Update your iPhone and Mac now - Apple has fixed two major security bugs

 Tourists swarm outside the Apple Store on Nanjing Road pedestrian street in Shanghai, China, April 5, 2023.
Tourists swarm outside the Apple Store on Nanjing Road pedestrian street in Shanghai, China, April 5, 2023.

Apple has released a fix for two high-severity vulnerabilities found in iPhone and Mac devices, with users urged to update their devices immediately.

The flaws are tracked as CVE-2023-41064, and CVE-2023-41061. The former is a buffer overflow weakness and can enable arbitrary code execution on vulnerable endpoints. The latter is a validation issue that threat actors can use for the same goal - arbitrary code execution via malicious attachments.

The two flaws were found in a wide array of Apple’s devices, including all phones from iPhone 8 onward, all iPad Pro models, iPad Air 3rd generation and newer, iPad 5th generation and newer, and iPad mini 5th generation and newer. The flaw also affects Macs powered by macOS Ventura, and Apple Watch Series 4 and newer.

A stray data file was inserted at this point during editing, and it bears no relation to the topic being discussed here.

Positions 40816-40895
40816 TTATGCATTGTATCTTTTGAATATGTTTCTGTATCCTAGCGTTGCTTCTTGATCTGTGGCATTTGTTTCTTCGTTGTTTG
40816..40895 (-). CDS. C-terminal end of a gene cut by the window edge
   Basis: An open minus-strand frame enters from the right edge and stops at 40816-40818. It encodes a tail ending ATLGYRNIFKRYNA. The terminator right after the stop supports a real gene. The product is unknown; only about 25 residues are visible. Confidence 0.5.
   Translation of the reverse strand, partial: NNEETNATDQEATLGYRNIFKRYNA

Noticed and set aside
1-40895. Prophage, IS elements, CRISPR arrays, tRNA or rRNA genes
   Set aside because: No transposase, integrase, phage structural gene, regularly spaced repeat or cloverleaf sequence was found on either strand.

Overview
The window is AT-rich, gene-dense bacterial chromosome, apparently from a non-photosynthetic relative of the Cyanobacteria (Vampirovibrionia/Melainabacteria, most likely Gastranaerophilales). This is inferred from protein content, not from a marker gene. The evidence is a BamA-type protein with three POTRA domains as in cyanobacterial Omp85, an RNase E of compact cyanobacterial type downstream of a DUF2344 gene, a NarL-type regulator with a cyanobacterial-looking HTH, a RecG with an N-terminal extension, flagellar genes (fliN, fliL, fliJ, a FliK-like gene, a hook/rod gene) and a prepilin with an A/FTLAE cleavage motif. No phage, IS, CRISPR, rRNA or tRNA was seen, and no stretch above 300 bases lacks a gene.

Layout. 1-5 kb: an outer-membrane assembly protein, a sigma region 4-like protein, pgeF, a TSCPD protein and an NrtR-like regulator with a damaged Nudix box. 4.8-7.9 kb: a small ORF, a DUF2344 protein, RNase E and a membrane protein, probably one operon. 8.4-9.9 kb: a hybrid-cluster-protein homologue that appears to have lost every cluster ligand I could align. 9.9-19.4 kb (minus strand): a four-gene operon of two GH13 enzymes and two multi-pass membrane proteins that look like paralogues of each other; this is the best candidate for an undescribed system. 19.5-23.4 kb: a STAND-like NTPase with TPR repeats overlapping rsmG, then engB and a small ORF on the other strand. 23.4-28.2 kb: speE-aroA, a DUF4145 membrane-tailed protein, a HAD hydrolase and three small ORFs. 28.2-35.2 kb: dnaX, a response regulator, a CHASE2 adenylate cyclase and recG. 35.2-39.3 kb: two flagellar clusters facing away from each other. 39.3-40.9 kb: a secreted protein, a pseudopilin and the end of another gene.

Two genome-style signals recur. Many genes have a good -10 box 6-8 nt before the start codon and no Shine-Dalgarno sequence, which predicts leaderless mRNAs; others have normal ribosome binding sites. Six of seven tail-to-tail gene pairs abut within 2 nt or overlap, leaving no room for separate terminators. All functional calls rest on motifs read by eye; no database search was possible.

Active exploit

The patch brings macOS Ventura to version 13.5.2, iOS to version 16.6.1, iPadOS to 16.6.1, and watchOS to 9.6.2, so if you’re worried about the flaws, make sure your OS runs these versions. The flaws are being actively abused in the wild, so make sure to apply the patch as soon as you can.

"Apple is aware of a report that this issue may have been actively exploited," the Cupertino giant said in its security advisory.

While Apple did not detail who used the flaws and in which campaigns, BleepingComputer cited Citizen Lab, a cybersecurity company claiming the flaws were part of a zero-click iMessage exploit chain named BLASTPASS. The goal of this campaign was to deliver Pegasus, an infamous commercial spyware developed by the now-blacklisted Israeli-based NSO Group. A zero-click attack is just as it sounds - it requires no activity from the victim’s side, making it extremely dangerous.

Apple has been keeping busy this year, with a total of 13 zero-day vulnerabilities having been addressed this year, already. In late July this year, Apple urged its users to apply an emergency update that plugged a hole made by the CVE-2023-38606.

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Via: BleepingComputer